Reconciling the changes in atmospheric methane sources and sinks between the Last Glacial Maximum and the pre-industrial era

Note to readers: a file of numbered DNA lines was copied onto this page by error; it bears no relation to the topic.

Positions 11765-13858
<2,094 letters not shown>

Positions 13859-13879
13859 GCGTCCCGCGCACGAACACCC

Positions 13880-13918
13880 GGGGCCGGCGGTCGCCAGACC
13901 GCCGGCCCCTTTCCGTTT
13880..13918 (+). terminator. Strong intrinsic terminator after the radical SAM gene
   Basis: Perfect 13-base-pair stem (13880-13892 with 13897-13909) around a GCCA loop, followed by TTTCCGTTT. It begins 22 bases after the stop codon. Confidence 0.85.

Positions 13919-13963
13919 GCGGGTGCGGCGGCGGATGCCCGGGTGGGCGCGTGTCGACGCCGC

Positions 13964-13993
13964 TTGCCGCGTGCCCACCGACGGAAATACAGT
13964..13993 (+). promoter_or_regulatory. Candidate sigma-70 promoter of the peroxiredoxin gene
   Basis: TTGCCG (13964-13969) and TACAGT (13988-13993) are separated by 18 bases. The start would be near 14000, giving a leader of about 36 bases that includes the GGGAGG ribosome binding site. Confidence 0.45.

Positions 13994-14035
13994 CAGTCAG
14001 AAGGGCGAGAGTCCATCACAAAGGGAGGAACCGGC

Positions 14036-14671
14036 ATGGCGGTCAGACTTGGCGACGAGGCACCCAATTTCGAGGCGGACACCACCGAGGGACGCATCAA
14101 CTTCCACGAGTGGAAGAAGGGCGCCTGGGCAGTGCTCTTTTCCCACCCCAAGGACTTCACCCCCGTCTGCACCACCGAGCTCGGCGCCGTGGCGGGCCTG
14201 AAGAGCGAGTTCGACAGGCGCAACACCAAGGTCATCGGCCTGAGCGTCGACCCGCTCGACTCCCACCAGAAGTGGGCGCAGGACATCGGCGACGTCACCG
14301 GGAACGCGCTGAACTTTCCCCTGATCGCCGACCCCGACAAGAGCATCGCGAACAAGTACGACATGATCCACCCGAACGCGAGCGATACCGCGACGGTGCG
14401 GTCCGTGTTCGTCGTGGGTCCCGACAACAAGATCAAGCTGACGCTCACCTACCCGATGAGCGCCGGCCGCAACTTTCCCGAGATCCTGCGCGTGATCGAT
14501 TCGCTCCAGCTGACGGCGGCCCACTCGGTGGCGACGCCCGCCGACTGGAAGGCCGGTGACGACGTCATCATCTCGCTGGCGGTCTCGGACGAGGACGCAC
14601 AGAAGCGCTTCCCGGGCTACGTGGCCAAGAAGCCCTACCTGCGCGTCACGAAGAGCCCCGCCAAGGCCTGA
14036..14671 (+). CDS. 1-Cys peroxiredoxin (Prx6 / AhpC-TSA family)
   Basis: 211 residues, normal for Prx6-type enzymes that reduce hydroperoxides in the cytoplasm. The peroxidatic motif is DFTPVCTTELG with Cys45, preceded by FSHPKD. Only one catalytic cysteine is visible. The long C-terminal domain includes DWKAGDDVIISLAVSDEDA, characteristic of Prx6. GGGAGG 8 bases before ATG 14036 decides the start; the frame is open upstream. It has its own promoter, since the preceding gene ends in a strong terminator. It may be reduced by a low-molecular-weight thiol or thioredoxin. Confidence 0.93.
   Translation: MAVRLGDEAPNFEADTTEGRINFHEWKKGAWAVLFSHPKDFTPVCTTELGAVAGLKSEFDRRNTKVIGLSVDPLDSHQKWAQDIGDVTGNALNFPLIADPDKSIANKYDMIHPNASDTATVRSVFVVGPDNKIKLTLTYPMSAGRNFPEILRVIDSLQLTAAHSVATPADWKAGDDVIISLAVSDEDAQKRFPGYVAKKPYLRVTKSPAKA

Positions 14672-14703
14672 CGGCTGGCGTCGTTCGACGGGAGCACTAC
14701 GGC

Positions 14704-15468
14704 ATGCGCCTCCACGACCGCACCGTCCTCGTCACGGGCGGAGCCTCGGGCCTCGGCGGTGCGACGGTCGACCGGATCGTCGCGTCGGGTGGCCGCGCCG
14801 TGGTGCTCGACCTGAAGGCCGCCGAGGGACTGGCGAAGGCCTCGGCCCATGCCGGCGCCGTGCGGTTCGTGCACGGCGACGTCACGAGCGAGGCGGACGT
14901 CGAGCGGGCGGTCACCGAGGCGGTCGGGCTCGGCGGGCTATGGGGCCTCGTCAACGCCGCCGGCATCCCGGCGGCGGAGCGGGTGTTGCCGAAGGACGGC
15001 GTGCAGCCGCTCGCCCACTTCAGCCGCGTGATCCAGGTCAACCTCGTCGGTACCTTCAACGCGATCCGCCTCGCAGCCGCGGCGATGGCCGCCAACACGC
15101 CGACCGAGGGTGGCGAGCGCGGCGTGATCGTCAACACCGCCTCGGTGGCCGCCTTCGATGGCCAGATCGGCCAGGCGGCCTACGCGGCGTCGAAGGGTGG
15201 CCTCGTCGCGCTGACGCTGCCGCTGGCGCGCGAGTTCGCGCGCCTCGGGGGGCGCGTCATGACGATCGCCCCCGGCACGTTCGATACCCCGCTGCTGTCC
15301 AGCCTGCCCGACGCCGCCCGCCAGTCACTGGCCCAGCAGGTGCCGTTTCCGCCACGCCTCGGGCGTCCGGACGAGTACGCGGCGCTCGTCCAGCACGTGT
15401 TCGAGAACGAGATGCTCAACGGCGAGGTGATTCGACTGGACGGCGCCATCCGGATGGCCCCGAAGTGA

[1] We know from the ice record that the concentration of atmospheric methane, [CH4], at the Last Glacial Maximum (LGM) was roughly half that in the pre-industrial era (PI), but how much of the difference was source-driven, and how much was sink-driven, remains uncertain. Recent developments include: a higher estimate of the LGM-PI change in methane emissions from wetlands―the dominant, natural methane source; and the possible recycling of OH consumed in isoprene oxidation―the principal methane sink. Here, in view of these developments, we use an atmospheric chemistry-transport model to re-examine the main factors affecting OH during this period: changes in air temperature and emissions of non-methane volatile organic compounds from vegetation. We find that their net effect was negligible (with and without an OH recycling mechanism), implying the change in [CH4] was almost entirely source driven―a conclusion that, though subject to significant uncertainties, can be reconciled with recent methane source estimates.